Soddy Daisy acting chief of police Jeff Gann is posting in the Chattanooga Times Free Press legal notices section a warning about coming roadblocks as required by the Tennessee high court in two legal opinions.
The Tennessee constitution outlaws searches and seizures. It allows them if their subject consents or if there is a sworn warrant with probable cause or reasonable suspicion. The law is plain about the protections of the people against state actors such as police.
By David Tulis / Noogaradio 1240 AM 101.1 FM
The supreme court, however, rejects these constitutional protections of the citizenry under the doctrine of compelling state interest. It allows roadblocks without probable cause for any innocent traveler’s being stopped and questioned, creating a workaround of rules that limit the injury to the citizen.
The cases establishing these rules — State v. Downey, 945 S.W.2d 102 and State vs. Hicks — require public notice so that travelers and motorists can avoid roadblocks.
Soddy-Daisy’s notice meets this minimal requirement by giving sufficient detail as to allow the citizen on the roadway to avoid the roadblock yet still be free to use the roadway. The Tennessee department of safety and homeland security and the city of Red Bank are among the state actors violating the letter and spirit of the “law” of the supreme court.
Good faith from Soddy-Daisy
The wording in the legal notice to Soddy-Daisy is as follows:
On December 30th and 31st 2016 between the hours of 6pm to 8pm and 10pm and 12am the Soddy-Daisy Police Department will be conducting sobriety checkpoints in the 8800 – 8900 block of Dayton Pike and the 200 block of Sequoyah Road. There will be extra patrol saturations during the New Year holiday weekend as well. Our mission is to save lives. We want to encourage no driving under the influence of an intoxicant.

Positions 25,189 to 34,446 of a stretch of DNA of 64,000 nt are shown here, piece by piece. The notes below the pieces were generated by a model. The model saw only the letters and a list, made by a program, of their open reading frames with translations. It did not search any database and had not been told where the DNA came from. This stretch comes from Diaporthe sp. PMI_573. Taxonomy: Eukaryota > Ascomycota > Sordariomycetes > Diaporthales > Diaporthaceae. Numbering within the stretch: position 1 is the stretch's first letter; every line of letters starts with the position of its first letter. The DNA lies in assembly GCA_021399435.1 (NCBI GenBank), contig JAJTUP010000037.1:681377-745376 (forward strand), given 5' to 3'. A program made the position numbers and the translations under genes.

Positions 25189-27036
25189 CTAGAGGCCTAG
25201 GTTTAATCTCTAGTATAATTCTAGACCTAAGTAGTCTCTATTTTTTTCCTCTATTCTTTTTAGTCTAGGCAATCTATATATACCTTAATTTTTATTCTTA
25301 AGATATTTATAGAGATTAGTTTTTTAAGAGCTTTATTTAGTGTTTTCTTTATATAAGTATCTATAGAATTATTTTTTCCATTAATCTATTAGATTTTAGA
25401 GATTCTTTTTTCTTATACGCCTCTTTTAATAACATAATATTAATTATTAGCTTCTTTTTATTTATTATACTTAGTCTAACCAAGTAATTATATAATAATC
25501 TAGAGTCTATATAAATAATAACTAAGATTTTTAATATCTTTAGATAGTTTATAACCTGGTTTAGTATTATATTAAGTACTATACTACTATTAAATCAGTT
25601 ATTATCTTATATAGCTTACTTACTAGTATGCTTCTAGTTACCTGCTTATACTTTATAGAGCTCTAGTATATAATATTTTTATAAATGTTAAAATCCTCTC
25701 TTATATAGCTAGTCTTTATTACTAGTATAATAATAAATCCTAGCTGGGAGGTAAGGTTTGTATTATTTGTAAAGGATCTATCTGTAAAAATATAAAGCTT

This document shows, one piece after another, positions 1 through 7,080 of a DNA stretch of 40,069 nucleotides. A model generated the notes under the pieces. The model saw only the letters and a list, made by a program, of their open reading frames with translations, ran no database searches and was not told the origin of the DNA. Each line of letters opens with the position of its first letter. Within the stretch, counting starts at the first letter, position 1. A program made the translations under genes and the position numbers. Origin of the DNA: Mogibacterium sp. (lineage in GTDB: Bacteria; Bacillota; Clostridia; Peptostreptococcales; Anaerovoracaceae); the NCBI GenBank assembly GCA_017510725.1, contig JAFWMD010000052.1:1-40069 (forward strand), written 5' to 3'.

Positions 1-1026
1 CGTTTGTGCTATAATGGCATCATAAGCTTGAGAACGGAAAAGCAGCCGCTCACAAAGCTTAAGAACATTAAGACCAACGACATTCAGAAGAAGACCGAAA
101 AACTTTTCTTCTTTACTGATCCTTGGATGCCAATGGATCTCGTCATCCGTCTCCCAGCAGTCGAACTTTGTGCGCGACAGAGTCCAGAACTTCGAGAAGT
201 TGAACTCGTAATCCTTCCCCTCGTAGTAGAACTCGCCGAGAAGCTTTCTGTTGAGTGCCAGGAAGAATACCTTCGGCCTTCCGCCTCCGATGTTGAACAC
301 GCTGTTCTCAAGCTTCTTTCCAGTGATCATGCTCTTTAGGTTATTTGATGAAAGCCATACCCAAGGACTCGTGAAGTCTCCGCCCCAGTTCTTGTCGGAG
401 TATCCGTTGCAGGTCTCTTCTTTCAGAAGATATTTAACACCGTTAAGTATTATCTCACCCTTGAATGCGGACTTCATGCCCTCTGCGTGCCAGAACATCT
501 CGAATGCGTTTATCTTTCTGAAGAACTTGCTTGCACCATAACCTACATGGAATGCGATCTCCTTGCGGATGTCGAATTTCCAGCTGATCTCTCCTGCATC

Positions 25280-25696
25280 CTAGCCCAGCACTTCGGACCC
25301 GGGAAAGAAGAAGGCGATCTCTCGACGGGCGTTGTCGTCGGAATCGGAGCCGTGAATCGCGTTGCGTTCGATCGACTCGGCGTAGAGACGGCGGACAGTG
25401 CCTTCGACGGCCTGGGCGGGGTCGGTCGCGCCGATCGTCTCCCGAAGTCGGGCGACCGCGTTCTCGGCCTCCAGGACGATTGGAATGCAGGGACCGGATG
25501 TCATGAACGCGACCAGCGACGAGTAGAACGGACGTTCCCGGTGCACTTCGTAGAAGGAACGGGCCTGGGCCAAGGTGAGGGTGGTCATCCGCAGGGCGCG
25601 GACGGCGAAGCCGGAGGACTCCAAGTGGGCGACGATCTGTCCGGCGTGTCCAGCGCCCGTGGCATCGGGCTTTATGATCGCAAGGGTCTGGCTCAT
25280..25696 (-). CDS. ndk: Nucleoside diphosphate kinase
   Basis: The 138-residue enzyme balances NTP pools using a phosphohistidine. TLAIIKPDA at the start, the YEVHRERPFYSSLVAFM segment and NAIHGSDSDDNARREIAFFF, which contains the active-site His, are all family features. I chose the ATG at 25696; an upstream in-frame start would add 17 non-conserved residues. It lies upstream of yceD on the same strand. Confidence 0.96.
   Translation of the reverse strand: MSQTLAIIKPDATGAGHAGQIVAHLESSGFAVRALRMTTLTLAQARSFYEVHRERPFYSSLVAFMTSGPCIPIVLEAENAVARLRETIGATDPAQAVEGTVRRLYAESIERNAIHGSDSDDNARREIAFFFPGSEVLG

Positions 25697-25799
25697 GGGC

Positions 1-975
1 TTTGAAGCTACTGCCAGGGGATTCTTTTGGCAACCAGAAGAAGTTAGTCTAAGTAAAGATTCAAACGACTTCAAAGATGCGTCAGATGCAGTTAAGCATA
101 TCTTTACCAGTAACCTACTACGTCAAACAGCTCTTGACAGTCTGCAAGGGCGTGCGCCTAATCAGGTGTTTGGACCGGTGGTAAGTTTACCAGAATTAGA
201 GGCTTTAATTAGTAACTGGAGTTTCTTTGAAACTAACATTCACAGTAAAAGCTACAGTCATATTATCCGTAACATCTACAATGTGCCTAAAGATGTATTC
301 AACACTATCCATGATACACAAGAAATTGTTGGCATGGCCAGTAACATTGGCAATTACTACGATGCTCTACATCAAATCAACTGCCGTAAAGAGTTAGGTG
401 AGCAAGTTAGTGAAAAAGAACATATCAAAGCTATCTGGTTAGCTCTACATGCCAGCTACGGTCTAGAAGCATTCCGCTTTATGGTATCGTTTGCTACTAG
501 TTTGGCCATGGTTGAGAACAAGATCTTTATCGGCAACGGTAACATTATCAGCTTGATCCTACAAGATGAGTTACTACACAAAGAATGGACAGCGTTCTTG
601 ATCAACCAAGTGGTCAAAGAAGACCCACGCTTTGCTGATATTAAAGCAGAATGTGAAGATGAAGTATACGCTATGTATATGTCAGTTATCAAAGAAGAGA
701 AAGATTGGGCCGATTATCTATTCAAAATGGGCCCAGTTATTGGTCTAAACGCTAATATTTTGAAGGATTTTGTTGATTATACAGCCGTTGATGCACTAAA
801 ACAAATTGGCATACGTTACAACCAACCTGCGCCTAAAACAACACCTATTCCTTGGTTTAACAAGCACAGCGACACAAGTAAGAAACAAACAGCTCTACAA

That’s four roadblocks — two in one location, and two in a second location.
Pathetic notice, indeed
The tiny notice in the Dec. 27 edition of the Times Free Press scarcely can be expected to convey anything to the public. A real advertisement would hail the threat, gain notice because it consumed more square inches of newsprint. Soddy-Daisy spends F$55 on the notice. A real notice might be a display ad two columns by 4 inches, costing several hundred dollars for a single run. But even that could be criticized as gaining too little attention.
Soddy-Daisy’s notice will be seen by few, if any, people. It’s in the bowels of the newspaper, in tiny type, on a page gray with other such headless and pictureless notices.
The Soddy-Daisy offering is minimal, but a cheap classified notice meets requirements of the rule (I don’t deign to declare the court’s opinion as law).
The detail of location is important because without it the liberty and freedom of movement of the citizen is impaired. If he wants to avoid the roadblock, he is not free to use a given road if the time and location of a roadblock announced for that road is not given. If the location on the road is given, the entire strip of tarmac is free to be used without fear of a hostile encounter with the state.
In September Red Bank and the department of safety in Nashville either refused to state where roadblocks were being held or gave so little detail as to defeat the supreme court’s directive on public notice.
A screengrab nearby suggests the department of safety has improved its notice by giving location for roadblocks in the Chattanooga, but it refuses to state the times so that the notice is actionable. Not stating the time is like announcing an opera at UTC on Saturday (sometime between 12:01 a.m. and 11:59 p.m.)
The refusal of the high court to ban the practice effectively puts it into a position of legislating, a task granted by the people to the general assembly. The Downey and Hicks rules are effectively soft law or “public policy” and escape practical supervision and enforcement.
The supreme court’s favor of the state as against the people constitutes an important breakdown of constitutional government and another sign of alienation between Tennessee government and the people subjected to its compulsion.
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